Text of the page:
Backpage execs charged with promoting prostitution, money laundering

The operators of Backpage.com — whose sleazy classified website was shut down by the FBI last week — have been charged with promoting prostitution and money laundering.

Those targeted in a whopping 93-page indictment unsealed Monday include everyone from company founders Michael Lacey and James Larken to Chief Financial Officer Jed Brunst and marketing Director Dan Hyer.

The federal indictment was filed in Arizona, where Backpage was founded and has money stashed in bank accounts, according to Buzzfeed, which first reported the development.

The criminal charges were returned by a grand jury March 28.

The documents paint a sick picture of a company more interested in its bottom line than the sex-trafficking victims it allegedly made money off of.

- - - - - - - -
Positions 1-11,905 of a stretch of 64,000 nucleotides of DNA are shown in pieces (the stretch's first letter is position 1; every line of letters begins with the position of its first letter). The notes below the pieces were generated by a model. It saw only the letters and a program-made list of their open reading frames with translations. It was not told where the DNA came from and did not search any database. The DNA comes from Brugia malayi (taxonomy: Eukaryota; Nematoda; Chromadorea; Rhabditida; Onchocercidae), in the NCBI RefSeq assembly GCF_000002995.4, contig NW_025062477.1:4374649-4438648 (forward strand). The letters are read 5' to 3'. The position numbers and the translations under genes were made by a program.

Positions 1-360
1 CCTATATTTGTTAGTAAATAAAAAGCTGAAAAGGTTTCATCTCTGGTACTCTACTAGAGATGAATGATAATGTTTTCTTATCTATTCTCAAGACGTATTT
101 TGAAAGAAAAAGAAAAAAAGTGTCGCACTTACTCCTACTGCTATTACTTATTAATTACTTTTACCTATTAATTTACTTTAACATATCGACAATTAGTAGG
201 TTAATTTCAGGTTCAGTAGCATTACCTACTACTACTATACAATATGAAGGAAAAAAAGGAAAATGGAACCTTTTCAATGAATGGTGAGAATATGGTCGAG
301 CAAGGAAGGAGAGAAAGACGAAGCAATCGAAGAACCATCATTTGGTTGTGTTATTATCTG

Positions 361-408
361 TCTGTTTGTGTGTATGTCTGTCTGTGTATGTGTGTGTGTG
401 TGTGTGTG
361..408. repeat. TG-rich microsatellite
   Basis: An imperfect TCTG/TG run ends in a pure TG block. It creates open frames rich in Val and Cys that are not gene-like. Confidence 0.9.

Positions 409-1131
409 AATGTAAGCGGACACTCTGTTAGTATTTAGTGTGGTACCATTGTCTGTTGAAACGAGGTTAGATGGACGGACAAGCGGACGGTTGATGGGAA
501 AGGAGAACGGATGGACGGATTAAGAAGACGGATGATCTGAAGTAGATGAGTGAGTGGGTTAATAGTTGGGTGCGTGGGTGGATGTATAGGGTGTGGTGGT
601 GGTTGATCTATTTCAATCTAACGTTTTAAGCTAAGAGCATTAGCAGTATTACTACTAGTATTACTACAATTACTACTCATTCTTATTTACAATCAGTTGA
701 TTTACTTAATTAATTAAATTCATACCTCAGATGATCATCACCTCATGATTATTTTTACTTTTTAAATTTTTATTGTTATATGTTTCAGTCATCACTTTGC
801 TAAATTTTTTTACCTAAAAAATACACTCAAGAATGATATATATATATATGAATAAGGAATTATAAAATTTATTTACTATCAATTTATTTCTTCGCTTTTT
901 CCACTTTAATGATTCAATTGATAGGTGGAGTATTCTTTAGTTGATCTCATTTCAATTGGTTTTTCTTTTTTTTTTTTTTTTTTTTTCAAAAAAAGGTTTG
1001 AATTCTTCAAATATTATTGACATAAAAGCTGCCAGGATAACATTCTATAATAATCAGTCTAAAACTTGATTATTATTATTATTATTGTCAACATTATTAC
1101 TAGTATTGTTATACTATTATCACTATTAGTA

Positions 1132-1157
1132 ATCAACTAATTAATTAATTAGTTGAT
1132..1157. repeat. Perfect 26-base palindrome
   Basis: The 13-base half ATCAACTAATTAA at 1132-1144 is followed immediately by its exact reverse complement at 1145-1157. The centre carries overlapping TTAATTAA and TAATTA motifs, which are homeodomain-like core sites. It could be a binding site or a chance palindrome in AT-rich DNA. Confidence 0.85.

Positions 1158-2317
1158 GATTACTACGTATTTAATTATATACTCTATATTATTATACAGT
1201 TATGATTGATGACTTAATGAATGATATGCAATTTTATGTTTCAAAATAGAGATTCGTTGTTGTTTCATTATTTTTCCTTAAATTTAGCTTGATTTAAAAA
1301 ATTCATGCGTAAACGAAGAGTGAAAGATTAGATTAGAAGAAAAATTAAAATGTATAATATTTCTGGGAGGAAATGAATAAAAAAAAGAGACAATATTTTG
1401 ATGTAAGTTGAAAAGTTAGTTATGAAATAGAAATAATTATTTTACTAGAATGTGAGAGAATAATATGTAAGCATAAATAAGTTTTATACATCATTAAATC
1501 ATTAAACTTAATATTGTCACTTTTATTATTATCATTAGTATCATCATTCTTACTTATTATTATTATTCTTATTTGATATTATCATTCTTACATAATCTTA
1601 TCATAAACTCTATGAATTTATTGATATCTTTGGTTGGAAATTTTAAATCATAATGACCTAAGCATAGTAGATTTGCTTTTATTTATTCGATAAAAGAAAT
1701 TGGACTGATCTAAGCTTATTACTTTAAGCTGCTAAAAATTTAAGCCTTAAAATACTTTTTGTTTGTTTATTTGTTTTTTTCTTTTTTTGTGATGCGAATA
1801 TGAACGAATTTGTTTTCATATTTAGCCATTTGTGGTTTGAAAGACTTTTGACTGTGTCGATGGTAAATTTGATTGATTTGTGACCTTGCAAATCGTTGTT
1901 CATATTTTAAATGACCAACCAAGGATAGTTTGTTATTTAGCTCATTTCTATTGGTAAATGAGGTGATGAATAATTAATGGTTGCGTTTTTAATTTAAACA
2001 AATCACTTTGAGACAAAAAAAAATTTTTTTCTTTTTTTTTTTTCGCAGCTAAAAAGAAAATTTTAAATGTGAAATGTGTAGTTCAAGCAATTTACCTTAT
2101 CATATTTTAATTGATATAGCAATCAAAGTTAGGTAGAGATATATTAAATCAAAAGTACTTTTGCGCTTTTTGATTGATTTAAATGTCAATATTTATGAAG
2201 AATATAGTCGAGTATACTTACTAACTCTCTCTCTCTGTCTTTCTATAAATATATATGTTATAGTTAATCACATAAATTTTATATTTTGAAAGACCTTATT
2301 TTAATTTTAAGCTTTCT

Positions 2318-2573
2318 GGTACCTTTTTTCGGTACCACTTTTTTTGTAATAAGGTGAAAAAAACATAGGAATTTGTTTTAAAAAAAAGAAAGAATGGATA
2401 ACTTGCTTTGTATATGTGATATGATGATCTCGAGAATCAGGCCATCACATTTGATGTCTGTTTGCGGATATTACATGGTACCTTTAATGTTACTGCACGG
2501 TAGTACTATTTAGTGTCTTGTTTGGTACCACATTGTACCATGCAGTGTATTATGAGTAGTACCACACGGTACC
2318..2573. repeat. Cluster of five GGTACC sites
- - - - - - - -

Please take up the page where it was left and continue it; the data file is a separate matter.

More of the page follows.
“In one internal document, LACEY actually bragged about the company’s contributions to the prostitution industry,’’ the papers say.

The company co-founder crowed, “‘Backpage is part of the solution. Eliminating adult advertising will in no way eliminate or even reduce the incidence of prostitution in this country … For the very first time, the oldest profession in the world has transparency, record keeping and safeguards,’’ the documents state.

In another internal memo, “Backpage’s media strategy was simply described as ‘Do not acknowledge the prostitution,’’ the papers charge.

In addition, “Many of the ads published on Backpage depicted children who were victims of sex trafficking,’’ the documents say.

“Once again, although Backpage has sought to create the perception that it diligently attempts to prevent the publication of such ads, the reality is that Backpage has allowed such ads to be published while declining — for financial reasons — to take necessary steps to address the problem.’’

A lawyer for Backpage, Liz McDougall, declined comment to The Post on Monday.

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